Meet Amanda

It starts with one

I read a rather depressing article the other day about how one person making their lifestyle greener will not change anything — the ice will continue to melt, the world will get hotter, the trees will die. I’ve forgotten now where I saved it so I can’t add a link but you don’t want to read it anyway. Not only because it may also depress you too but also because, after I stopped being depressed, I decided that the author was wrong. Yes, bad stuff will continue to happen no matter what one person does, or maybe even what a million people do, but change won’t ever happen if you do nothing at all. One person choosing to not embrace single use plastic, (this was her example — she had stopped using single use plastic yet plastics were still being produced), can lead to others, which can lead to yet more others, and then more, and more, and more — much more than if you simply did nothing at all. I get that the road ahead can seem long — unbelievably long, and full of potholes too, — but, there is oh so much power that can come from the action of one. Like the actions of Amanda. She is a friend of mine and has been leading the charge to shop second hand (particularly at op shops) for a long, long time. Her exploits and excitement of previously loved goods have led others to follow, and this is a good thing. A very good thing!

A long, long time, as long as I have known her actually, Amanda has existed in my mind as the op shop queen. She got into the op shopping thing when she was around 15. It was the early 90s. I was wearing wide legged white jeans and some weird coloured acrylic fuzzy jumpers — which is what the shops were selling at the time. Amanda, always ahead of the pack, realised that this trend was not particularly attractive for anyone and so she moved into op shop land, where she could, carefully and patiently, curate her own look that focused heavily on patterned, vintage clothes from the 60s and 70s. And she has kind of stayed in op shop land since then, visiting one a week to search through each and every rack looking for a hidden gem — she likes the challenge that the jumbled racks provide.

Amanda’s exclusivity for op shop shopping (she tells me that, on the rare occasions that she enters a department store, she finds it “boring”) has resulted in a wonderfully eclectic wardrobe and an impressive collection of novelty knitted jumpers, (depressingly, she lives in Brisbane so they don’t get to come out that often). Shopping on the internet has opened up a whole new world of second hand shopping options. Last week, Amanda bought a pair of new Blundstones (worth $150 for $50, including postage) from Gumtree. This week, she is off to look at a large leather bag, priced to sell at $45 but would be $300+ new. As she said: “Why would you ever buy new?”

A few years back, Amanda branched out from sourcing only clothes: she now uses a combination of GumTree, Facebook, Ebay and op shops to buy a variety of items, like paint, cleaning products, fabric and electronics, (just don’t mention the $15 air fryer she found at the Salvos in Belconnen last year as she is a little bit obsessed about it and the conversation could go on for while). This is a shout out to anyone who has Queenslander windows and doors for sale. If you do, please contact Amanda as she is currently on the look out for these (she has put out a “want to buy” ad on Facebook buy/swap/sell and various other community pages already).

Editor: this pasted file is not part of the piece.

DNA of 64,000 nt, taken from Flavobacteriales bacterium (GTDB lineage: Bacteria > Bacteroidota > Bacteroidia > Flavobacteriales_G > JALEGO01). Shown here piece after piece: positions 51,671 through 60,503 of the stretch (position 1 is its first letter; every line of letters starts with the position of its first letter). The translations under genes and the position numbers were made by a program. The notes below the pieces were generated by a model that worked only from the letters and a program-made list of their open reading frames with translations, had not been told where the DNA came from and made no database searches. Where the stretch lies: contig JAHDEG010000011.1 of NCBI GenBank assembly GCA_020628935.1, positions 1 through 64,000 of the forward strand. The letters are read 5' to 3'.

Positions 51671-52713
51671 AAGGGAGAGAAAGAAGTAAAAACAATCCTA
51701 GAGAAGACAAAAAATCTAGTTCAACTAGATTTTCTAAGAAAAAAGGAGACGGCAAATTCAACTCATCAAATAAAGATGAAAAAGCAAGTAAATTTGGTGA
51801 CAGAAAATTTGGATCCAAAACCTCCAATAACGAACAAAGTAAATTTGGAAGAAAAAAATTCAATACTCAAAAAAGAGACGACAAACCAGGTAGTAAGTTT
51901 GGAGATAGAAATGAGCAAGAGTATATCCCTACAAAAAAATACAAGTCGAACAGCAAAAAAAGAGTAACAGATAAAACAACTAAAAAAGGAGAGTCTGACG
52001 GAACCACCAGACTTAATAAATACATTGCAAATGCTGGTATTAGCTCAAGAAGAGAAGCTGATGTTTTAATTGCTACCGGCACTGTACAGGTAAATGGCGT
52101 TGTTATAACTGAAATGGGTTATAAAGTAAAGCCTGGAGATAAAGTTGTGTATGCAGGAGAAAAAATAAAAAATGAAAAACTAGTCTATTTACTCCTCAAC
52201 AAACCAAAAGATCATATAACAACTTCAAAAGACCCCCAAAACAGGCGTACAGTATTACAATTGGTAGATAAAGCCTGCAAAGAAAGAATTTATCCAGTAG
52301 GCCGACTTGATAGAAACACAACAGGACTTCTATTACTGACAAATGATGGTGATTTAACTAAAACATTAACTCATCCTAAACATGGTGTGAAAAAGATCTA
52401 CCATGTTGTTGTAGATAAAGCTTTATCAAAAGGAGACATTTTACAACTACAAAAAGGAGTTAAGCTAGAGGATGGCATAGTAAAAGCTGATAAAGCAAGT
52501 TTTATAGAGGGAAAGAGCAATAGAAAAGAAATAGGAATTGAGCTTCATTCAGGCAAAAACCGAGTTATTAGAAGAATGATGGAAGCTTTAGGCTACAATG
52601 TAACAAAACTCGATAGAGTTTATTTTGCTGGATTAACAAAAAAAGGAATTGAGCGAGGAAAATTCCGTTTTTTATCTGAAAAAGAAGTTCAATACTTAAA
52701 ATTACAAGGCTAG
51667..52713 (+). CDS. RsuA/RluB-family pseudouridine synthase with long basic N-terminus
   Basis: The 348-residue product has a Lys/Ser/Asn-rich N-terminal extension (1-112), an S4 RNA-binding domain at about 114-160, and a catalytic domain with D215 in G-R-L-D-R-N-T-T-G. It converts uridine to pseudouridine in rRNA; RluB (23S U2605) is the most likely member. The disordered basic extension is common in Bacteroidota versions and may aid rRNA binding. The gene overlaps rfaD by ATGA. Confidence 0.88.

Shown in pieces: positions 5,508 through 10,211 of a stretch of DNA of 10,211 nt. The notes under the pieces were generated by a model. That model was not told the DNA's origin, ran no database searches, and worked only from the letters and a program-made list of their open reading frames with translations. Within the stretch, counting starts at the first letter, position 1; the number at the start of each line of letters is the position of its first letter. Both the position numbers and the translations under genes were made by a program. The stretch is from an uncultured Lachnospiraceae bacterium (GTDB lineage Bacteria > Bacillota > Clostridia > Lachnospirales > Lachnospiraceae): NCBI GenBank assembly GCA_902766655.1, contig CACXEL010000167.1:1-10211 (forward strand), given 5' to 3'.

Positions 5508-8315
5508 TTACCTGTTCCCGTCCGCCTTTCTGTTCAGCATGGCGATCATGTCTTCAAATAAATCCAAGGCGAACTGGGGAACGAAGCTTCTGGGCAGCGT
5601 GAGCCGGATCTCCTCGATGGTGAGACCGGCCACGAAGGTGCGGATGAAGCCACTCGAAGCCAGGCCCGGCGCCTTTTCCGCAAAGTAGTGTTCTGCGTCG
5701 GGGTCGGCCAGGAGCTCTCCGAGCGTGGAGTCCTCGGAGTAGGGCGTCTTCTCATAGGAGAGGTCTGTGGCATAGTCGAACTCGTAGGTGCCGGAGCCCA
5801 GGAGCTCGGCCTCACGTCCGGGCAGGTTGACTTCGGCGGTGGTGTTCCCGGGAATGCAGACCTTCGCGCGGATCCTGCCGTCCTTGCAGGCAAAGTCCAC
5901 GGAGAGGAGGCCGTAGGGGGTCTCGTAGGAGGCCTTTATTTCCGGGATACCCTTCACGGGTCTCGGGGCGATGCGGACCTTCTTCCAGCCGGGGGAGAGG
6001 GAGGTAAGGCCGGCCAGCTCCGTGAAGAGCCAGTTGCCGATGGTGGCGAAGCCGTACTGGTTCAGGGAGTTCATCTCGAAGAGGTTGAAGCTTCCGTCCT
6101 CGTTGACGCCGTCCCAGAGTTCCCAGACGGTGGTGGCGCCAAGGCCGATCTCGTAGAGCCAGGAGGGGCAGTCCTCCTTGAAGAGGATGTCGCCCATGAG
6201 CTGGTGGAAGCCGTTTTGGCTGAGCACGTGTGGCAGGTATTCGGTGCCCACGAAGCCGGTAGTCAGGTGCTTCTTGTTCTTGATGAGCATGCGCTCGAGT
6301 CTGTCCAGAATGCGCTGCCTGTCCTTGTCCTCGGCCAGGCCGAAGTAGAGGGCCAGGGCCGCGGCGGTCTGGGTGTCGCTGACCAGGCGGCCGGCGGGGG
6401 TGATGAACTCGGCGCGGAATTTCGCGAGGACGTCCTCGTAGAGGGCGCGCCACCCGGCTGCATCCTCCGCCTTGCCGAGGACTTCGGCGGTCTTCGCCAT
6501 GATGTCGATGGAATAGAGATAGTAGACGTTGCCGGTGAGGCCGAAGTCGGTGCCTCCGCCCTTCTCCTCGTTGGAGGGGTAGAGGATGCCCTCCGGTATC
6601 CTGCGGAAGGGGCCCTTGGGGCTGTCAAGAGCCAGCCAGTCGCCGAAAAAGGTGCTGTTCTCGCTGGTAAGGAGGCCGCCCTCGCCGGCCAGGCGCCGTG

In Canberra, you don’t even have to search Facebook pages or community group sites or the classifieds at work (fun fact — the classified intranet site at my work is apparently the site with the highest traffic. With ads like “chest of drawers, ski poles and an adult mermaid costume” one can easily see why). A few weeks ago, we sold our couch on Gumtree to a group of university students moving out of home and into a share house together. These three enterprising students had managed to buy or find their entire house off Gumtree and the side of the road. When you stop and look, it is amazing the amount of great stuff that is put out on the side on the road in my hood. (I know this because I spend a large proportion of my days taking photos of things I find on sidewalks).

Amanda says shopping second hand gives her a “feel-good factor” — buying knowing that she is not contributing more waste to landfill makes her happy. And it should. The environmental impact of clothes manufacturing — any kind of manufacturing — is huge. On clothes, you need to remember that:

  • 20,000 litres of water is used to produce 1 kg of cotton and 1 kg of cotton produces one t-shirt and one pair of jeans;
  • 33 trillion gallons of oil and 23 billion pounds of chemicals are used annually in the world’s textile industry;
  • Dyeing textiles is water and chemical intensive: for almost 1kg of textiles 95–150 litres of water is used; and
  • 23 kilograms of textiles per person are thrown away every year in Australia.

When you stop and think about the drain on the environment to produce clothing, then I think you have to conclude that Amanda’s second hand clothes shopping is a brilliant solution. We can’t consume just once. Stuff has to be thought of as circular not linear. It should go round and round and round to different people who need it at different times, not to one person only and then straight to the trash. This is Amanda’s lesson: buy recycled, re-used and pre-loved, find it on the footpath or leave it on the footpath for someone else who may want it, wear a patterned knitted jumper from a bad 80’s Christmas themed movie with pride — all of it is important, inspiring and indispensable for greater environmental change. It starts with one.



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Julie Boulton

Stories about me and the future health and happiness of our world | sustainability professional | support my work @